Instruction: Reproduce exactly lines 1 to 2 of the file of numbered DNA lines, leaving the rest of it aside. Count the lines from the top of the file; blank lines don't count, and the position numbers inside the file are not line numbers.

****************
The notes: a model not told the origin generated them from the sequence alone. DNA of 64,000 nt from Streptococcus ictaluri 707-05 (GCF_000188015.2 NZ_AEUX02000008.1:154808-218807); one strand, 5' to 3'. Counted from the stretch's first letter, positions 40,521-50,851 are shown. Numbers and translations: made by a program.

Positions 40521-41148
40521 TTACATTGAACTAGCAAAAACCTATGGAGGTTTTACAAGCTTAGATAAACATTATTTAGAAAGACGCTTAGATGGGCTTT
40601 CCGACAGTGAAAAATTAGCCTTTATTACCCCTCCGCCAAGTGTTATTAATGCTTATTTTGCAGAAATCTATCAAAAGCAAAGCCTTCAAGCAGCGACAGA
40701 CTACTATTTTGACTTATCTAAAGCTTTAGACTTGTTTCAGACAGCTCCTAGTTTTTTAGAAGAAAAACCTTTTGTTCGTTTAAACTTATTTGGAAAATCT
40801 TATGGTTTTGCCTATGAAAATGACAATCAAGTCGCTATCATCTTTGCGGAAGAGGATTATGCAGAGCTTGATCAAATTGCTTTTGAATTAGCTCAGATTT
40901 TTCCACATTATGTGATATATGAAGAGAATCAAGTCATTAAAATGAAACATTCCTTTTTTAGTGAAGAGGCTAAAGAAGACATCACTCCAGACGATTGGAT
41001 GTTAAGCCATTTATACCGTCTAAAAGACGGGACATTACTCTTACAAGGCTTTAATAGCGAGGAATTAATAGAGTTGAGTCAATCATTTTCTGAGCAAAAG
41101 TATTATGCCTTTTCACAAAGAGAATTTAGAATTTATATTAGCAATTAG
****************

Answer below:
The notes: a model not told the origin generated them from the sequence alone. DNA of 64,000 nt from Streptococcus ictaluri 707-05 (GCF_000188015.2 NZ_AEUX02000008.1:154808-218807); one strand, 5' to 3'. Counted from the stretch's first letter, positions 40,521-50,851 are shown. Numbers and translations: made by a program.

Positions 40521-41148